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No, because Steve is surely not one of a tiny minority of white people in the office, nor is there a clear cultural connotation/prejudice of white people being thuggish.

For whatever it's worth to you to know this: being considered thuggish, or violent, or hotheaded, or unreasonable is a hot-button issue for working black professionals. I've had neighbors complain to me that they can't disagree or argue with anything at their office, because as soon as they do, their coworkers start shaking their heads and signaling "there goes the black guy again". Knowing this, you start to see that it is also a privilege to be able to argue, even vehemently, without inadvertently confirming a malignant stereotype about your heritage or upbringing.

Either way one reads that particular point though, I agree that it isn't the most compelling in the story.

(This is a comment on the parent comment, not a comment on the original post. Hope that's alright.)

"You start to see that it is also a privilege to be able to argue, even vehemently, without inadvertently confirming a malignant stereotype about your heritage or upbringing."

Very well said. Thanks for articulating this idea. Don't forget that this goes both ways, though.

As a straight white male that grew up in a very progressive college town, with almost all of my friends being progressive socially liberal graduates, I am constantly "educated" on my privilege and dismissed, ala "there goes that (straight) white guy again with his white privilege and lack of understanding", simply for attempting civilized discourse that is anything but blindly supportive of their social and racial views.

I have to question a sociopolitical philosophy that leaves a lot of its followers avoiding dialogue with and dismissing the people who are most likely the closest to sharing their concerns and ideals.

What I'm trying to convey here is that not much attention is paid, particularly by those who otherwise like talking about privilege as a concept, to the privilege of being able to argue. As I believe civilized discourse is a bedrock of our society, this concerns me. "And it should concern you too!"

It's very important to not tarnish the movement with the actions of a few. It's frustrating to be dismissed for your race when trying to help things, but it's only a vocal few that do this. I hung out on an anti-racism board for a little while and learned a few things there about racism and also about activists. There were the horrid vocally abusive ones, who were given free reign on the board, free to spout their abuse of whites (the board moderator was white and allowed this out of a sense of 'recompense for past sins'), but most of those identifying as non-whites were normal humans trying to discuss things rather than spray venom. The thing is, if you let the vocal nasty people taint your opinion of those following the movement, you're falling into a trap again. It's a bit like tarnishing all baptists with the actions of the Westboro church.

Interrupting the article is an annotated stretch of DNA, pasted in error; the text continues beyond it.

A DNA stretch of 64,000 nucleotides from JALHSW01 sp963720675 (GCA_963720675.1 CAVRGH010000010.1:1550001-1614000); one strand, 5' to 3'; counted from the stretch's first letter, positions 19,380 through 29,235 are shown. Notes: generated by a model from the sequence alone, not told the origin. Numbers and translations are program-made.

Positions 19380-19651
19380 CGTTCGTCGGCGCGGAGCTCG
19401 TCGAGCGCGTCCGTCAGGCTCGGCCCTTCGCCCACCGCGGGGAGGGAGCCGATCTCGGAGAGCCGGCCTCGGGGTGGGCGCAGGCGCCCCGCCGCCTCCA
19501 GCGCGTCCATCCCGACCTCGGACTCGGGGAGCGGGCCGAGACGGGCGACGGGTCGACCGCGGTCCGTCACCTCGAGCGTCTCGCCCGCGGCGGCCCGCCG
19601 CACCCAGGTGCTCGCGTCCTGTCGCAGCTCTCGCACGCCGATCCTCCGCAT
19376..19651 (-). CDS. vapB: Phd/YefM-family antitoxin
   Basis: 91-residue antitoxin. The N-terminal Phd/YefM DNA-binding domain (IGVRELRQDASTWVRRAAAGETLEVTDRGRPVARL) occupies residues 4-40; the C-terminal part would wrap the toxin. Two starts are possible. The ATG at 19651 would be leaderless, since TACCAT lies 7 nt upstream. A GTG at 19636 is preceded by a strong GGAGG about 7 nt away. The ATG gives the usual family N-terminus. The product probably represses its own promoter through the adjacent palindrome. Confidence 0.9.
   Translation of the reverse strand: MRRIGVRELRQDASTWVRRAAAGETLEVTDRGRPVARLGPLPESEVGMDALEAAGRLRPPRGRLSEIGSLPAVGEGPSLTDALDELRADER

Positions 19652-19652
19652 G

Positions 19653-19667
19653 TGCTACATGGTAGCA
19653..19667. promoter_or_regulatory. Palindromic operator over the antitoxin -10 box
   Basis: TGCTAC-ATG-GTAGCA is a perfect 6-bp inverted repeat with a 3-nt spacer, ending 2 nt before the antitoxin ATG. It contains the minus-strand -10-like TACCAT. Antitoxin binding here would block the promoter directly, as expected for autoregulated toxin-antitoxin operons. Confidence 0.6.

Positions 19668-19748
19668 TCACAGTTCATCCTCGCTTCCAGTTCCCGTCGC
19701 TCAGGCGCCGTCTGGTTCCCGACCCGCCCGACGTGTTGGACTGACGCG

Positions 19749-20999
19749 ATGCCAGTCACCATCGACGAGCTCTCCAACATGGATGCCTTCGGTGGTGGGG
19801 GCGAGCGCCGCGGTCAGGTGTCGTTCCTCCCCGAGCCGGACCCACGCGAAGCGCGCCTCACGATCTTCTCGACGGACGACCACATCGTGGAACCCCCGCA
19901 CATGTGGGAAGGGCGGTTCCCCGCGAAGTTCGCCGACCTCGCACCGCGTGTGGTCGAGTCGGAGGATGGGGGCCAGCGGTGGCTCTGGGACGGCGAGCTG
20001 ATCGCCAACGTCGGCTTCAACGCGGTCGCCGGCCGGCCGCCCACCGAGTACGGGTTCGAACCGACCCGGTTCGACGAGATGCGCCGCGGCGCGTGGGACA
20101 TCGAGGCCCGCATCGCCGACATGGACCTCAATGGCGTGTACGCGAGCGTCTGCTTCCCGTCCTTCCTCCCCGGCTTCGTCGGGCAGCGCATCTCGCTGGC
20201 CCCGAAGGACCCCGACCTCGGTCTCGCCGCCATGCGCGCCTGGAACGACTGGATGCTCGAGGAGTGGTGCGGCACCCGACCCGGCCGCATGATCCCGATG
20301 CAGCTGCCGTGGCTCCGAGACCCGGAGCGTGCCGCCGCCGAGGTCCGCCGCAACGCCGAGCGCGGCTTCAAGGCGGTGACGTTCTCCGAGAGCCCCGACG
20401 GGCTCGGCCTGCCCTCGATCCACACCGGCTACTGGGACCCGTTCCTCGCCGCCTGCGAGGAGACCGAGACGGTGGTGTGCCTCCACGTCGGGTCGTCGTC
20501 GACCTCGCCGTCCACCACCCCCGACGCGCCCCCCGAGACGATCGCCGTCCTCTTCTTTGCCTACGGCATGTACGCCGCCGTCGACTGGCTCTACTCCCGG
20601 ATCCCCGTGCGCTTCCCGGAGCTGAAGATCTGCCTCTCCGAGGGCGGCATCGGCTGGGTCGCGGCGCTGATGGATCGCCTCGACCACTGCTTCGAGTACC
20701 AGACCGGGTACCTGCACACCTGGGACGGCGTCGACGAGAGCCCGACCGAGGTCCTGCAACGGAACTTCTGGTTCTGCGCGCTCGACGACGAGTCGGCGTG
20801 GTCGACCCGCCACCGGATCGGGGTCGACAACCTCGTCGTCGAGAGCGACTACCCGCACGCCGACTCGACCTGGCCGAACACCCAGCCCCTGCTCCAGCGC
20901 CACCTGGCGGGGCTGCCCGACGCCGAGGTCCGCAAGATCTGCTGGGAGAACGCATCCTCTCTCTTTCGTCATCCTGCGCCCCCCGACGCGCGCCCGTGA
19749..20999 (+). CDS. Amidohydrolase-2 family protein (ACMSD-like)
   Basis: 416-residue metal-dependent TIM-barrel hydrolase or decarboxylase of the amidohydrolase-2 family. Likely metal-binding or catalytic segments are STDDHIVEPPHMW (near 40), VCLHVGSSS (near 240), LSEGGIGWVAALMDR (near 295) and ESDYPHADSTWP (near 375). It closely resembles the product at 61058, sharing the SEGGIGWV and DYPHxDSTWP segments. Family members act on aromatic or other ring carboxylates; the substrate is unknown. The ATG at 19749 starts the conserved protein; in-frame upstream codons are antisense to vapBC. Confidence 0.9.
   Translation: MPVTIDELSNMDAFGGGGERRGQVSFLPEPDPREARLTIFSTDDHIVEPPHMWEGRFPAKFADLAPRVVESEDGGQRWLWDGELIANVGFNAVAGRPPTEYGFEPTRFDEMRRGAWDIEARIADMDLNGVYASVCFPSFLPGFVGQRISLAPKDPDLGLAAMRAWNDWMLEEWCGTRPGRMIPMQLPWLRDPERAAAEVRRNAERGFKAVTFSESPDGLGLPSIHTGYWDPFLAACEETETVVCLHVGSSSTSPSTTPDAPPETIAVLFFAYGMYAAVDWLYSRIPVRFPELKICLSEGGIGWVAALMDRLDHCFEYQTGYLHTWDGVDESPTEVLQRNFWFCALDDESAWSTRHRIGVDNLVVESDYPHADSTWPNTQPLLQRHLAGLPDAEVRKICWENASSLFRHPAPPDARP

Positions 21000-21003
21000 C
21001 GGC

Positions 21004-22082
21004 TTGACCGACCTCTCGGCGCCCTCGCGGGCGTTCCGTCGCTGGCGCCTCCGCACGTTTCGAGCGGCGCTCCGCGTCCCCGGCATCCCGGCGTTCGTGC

The thing to remember is that the author is not promoting a manifesto or calling to action, he's venting. He's frustrated, and he's not creating a culture of oppression with the occasional use of 'dumbwhite' - some commentors in this thread seem to think that this private use of the word in an anonymised article makes it as bad as creating a culture of bigotry in the workplace. Racism isn't a binary on/off.

"There is another co-worker, Mike, who was also hired through the same contractor and is black also. One day this large, lumbering white guy walks by our work station and Mike says “watch out for that guy, he’s trouble, he talks a lot of shit” in a half affectionate half sarcastic tone, like you would about a friend. However, when I see the white guy’s sneering red face looking back at us I knew there was more than ring of truth to that statement…"

It seems "and Mike says" is pretty clear, especially with the followup about it being true, illustrated with incidents involving the guy who "talks a lot of shit".

Thanks for posting this. So much of HN seems blissfully unaware of what privilege is (white privilege in this case), and I hope your explanation will help some people start to understand.

Privilege is very poorly understood.

In part that is an ironic consequence of privlege: understanding it can lead to giving it up.

The word has become a "PC" signifier technical "term of art, and not often patiently and respectfully explained to people who need to understand it.

Your definition of thuggish seems a bit off. Thug = a common criminal, who treats others violently and roughly.

It's akin to calling someone 'white trash'.

Is the point I'm making unclear? Would you like me to reword it? Is there a word you'd prefer I had used in that place instead?

Your point is clear: you're dealing with people who are being willfully moronic. In general, it's advisable to attribute stupidity and not malice -- in this case we are being inflicted with malicious stupidity.

I do believe these arguments being forwarded are deliberately obtuse: whenever an argument is proposed without anticipating and responding to the most obvious challenges, and the person appears to be otherwise possessed of significant intellect, I conclude that the banality is intentional.

There's nothing about the phrase 'white trash' which implies someone is a criminal, though.

It's more akin to calling someone a skinhead.

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